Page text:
Monday, 14 May 2018

Mares tails!

Yes - sadly my garden has one section governed by Marestail - and I use the word 'governed' advisedly.   Last week my gardener was rather pleased with himself when he said he had removed every piece.   I went into the garden this morning and removed at least a hundred 'tails' which had appeared since then - and that is just in the bit I can manage to weed.

It is actually a rather pretty weed (I believe one of the professional gardeners on the radio called it a 'prehistoric weed, impossible to eradicate'), so I am learning to live with it and embrace it.   I keep telling myself that it is no worse than ground elder or couch grass - but not sure I believe it.

It is possible to clear the area and get a licensed gardener to spray the  spot with glyphosphate (you need a licence to use it) but it comes back again the next year - it is indestructible.

Other than that my garden is coming along nicely.  My gardener planted half a dozen evergreen shrubs for me last week and a friend left a bucket load of bits from her garden yesterday.   At present they are sitting in the shade, waiting for my gardener to call.   Most need to go in at the top of the plot, where I dare not venture:   I am not sure-footed enough.

Beautiful wall to wall sunshine here today and warm with it.   Washing dry on the line outside - next job is to iron it. (Yes I am one of those ancients who still knows how to wield an iron).

20 comments:

donna baker said...

Pat, I know not what Mares Tail is, but I LOVE the smell of line dried laundry and ironed? What a treat. So glad you have a beautiful day.

Librarian said...

I remember the previous discussion here on your blog about Mares Tail and I think it is the wisest thing to simply embrace it, as you say (not literally!).
After a summery spell, we are finally getting some badly needed rain today. I could almost hear the trees and gardens sigh with relief under the gentle shower when I walked home from the station just now. It was my first day back at work and I am having a coffee break before I'll do another one or two hours.
I am one of those who iron their bedsheets, too - there is a clothes horse with them waiting to dry and then be ironed right behind my chair as we speak!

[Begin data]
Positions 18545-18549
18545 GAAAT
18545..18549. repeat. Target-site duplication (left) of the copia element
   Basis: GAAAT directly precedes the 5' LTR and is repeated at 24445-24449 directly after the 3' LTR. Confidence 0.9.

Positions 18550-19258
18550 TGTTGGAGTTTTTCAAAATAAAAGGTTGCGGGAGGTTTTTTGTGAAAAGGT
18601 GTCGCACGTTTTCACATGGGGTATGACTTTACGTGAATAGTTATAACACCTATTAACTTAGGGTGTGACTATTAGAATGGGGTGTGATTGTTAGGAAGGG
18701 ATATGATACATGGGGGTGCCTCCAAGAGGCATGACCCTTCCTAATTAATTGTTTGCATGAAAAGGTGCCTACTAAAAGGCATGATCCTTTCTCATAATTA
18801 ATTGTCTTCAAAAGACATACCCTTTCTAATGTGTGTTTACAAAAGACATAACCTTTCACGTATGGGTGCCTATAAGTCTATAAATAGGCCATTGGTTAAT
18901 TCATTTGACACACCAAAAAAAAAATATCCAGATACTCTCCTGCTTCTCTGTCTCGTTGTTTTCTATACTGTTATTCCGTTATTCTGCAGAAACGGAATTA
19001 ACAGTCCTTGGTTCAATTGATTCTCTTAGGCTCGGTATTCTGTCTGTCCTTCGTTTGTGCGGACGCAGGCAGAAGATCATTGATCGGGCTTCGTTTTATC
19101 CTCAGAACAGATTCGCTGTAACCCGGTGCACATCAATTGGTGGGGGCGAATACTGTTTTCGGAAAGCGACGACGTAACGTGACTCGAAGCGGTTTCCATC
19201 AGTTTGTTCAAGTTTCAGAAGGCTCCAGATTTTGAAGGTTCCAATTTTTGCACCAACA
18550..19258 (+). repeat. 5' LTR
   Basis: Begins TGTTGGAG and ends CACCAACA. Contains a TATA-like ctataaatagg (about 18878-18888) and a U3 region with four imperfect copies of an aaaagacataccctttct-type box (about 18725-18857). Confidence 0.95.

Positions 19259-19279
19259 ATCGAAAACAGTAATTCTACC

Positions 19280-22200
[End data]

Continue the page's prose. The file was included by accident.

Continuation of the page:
Minigranny said...

So glad that you have some lovely sunshine! It's beautiful here today and on a drive into Ilminster I enjoyed seeing swathes of wild flowers mixed with gorgeous frothy cow parsley.We walked up to the Arts Centre and the scents from gardens was all around. Have you thought of Wisteria for your garden or is it too far north?

Derek Faulkner said...

Since I first met my partner six years ago and begun getting her garden ship-shape, I have managed by continual hoeing, to reduce the mare's tail by about 50% but like you say, it is basically a life-time exercise.
Ironing always seems like one of those jobs that you do when you have too much time on your hands and are bored and even then there is normally something more useful to do, like mowing the lawn or baking a cake. Before I retired I used to iron five work shirts once a week and that was it.

Sue said...

I call it horsetail, I think it's the same thing. We have it popping up all over the courtyard, I just pull it out as I wander around.

jinxxxygirl said...

I always love the idea of friends and neighbors sharing their garden ... reminds me of days past when we knew our neighbors.. Your garden is going to be spectacular Pat Mare's Tails and all.. You know there is a cloud formation called that too.. :) Hugs! deb

angryparsnip said...

I must look up what mares tail is but your garden sounds like it is growing nicely.

cheers, parsnip

Marion said...
This comment has been removed by the author.
John "By Stargoose And Hanglands" said...

I got so good at ironing while caring for my mother that now I feel I don't need any more practice.

Heather said...

My garden thug was a little white allium which I probably bought in an assortment of spring bulbs. It spread like wildfire and I began to find it all over the place. I would dig out every tiny white bulb I could find, going down 8 or 10 inches but it would still reappear. Hopefully the more plants you put in, the less the mares tail will bother you.